A NASA Discovery mission to conduct the first orbital study
of the innermost planet
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The Laser Lines Up

In this scene, engineers get ready to check the fit of the Mercury Laser Altimeter (MLA) on the spacecraft in preparation for its scheduled installation next week. Provided by NASA's Goddard Space Flight Center, MLA will use a laser pulse to measure the distance from MESSENGER to Mercury's surface. Not only will the MLA characterize Mercury's surface topography but it will also allow scientists to better understand the planet's interior structure. And, by detecting small distortions in Mercury's overall shape, MLA measurements can help the team answer one of the mission's key science questions: Does Mercury have a molten core?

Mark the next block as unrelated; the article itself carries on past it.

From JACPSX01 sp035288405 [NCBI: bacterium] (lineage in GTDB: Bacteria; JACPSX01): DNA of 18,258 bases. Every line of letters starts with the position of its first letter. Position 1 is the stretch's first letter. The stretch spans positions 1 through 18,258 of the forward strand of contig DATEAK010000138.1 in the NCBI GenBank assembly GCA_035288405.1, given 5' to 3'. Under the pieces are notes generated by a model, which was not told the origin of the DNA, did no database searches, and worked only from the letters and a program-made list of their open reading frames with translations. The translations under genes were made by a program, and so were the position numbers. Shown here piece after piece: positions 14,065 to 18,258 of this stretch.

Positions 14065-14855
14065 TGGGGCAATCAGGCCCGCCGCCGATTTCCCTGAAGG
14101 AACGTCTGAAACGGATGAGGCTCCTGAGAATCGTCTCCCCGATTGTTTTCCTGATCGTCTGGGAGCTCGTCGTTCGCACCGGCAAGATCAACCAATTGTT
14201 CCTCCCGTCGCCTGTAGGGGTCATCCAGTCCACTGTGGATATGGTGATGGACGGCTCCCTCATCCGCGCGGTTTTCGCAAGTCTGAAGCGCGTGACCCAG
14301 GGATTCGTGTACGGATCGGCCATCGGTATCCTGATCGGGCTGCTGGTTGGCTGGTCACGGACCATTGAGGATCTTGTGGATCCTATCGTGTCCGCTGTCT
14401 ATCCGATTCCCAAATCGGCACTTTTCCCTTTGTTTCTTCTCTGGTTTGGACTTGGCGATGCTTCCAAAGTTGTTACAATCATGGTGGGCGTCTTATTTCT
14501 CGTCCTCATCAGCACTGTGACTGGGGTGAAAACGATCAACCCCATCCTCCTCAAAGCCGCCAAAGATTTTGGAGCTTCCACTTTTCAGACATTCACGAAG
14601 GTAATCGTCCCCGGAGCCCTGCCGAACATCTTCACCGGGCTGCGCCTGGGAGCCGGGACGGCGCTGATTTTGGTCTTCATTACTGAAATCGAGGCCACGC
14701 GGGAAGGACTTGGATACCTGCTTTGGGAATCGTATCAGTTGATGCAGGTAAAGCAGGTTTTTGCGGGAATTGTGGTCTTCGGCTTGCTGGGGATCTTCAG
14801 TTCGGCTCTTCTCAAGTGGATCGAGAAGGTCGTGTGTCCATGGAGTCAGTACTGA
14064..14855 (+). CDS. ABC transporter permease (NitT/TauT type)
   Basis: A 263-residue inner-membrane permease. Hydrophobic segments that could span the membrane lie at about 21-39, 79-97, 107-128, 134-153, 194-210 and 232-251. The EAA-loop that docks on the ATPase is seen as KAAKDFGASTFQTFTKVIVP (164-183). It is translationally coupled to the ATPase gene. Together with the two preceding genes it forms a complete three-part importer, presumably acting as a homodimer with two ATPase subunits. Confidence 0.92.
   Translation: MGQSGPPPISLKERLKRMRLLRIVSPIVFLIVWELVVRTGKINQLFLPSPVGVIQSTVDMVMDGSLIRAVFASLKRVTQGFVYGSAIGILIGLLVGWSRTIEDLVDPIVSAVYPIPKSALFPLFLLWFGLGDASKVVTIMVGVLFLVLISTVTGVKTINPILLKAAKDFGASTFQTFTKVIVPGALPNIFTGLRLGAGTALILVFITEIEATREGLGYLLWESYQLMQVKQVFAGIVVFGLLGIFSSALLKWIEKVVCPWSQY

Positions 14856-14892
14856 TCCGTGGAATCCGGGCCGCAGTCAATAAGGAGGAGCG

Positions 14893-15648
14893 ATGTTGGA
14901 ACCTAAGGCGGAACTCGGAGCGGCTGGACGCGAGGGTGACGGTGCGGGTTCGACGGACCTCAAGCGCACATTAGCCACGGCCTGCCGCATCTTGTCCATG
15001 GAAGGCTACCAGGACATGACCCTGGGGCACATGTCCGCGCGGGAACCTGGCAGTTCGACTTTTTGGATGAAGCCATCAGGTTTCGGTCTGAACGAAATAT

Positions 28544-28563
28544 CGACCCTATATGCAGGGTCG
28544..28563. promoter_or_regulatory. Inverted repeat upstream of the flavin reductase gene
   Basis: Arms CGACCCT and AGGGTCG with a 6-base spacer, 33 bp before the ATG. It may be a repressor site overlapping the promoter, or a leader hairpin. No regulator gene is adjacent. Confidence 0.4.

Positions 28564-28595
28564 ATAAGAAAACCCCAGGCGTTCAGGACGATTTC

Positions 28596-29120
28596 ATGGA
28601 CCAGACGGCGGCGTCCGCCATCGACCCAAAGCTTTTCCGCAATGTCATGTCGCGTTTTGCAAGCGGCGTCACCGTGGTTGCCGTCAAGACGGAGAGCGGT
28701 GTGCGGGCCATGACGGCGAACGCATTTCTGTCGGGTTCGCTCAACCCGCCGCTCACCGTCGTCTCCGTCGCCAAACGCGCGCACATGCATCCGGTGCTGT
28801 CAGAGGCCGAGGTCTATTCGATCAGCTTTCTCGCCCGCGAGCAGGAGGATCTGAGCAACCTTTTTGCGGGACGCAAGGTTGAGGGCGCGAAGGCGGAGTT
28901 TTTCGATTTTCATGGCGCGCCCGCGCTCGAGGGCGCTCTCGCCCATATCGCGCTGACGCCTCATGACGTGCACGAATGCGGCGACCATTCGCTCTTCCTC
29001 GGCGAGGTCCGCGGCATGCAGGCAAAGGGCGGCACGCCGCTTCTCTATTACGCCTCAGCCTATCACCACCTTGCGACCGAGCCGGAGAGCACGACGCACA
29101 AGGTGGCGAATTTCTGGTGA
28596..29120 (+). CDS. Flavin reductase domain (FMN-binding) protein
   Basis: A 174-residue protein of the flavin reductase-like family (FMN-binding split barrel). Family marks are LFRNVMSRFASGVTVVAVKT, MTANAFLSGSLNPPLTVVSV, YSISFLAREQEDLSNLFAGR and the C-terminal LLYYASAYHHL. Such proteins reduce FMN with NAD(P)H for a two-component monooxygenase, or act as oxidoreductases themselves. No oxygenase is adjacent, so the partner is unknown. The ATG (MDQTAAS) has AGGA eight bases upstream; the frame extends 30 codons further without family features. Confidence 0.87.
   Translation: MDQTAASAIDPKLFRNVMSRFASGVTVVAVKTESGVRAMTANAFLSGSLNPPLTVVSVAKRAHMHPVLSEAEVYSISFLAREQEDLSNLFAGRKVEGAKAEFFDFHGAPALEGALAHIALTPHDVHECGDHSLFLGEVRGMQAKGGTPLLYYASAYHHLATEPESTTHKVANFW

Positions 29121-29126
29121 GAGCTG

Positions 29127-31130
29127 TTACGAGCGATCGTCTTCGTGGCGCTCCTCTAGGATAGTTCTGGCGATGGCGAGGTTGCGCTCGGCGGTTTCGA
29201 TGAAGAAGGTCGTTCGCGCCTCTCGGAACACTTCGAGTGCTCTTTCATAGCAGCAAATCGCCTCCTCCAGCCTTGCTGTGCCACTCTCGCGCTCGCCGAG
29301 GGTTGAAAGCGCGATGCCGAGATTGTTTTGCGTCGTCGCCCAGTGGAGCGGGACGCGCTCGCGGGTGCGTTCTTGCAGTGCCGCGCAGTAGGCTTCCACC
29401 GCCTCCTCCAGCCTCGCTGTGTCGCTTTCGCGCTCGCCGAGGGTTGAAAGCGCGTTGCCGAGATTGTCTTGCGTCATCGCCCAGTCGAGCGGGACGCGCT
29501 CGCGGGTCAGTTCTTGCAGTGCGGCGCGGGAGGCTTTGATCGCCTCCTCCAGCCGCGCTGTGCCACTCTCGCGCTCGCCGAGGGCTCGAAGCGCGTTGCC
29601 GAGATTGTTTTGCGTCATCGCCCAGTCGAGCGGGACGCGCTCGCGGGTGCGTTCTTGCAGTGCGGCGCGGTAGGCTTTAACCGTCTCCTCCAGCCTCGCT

The four large cones will receive the laser pulse after it has reflected off Mercury's surface, nestled between the receivers is the transmitter. The MLA weighs 7.3 kilograms (16 pounds) and uses 16 watts of power.

MLA will join three other instruments already installed on MESSENGER: the X-Ray Spectrometer; Mercury Atmospheric and Surface Composition Spectrometer; and the Fast Imaging Plasma Spectrometer segment of the Energetic Particle and Plasma Spectrometer.

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Last updated: July 18, 2003

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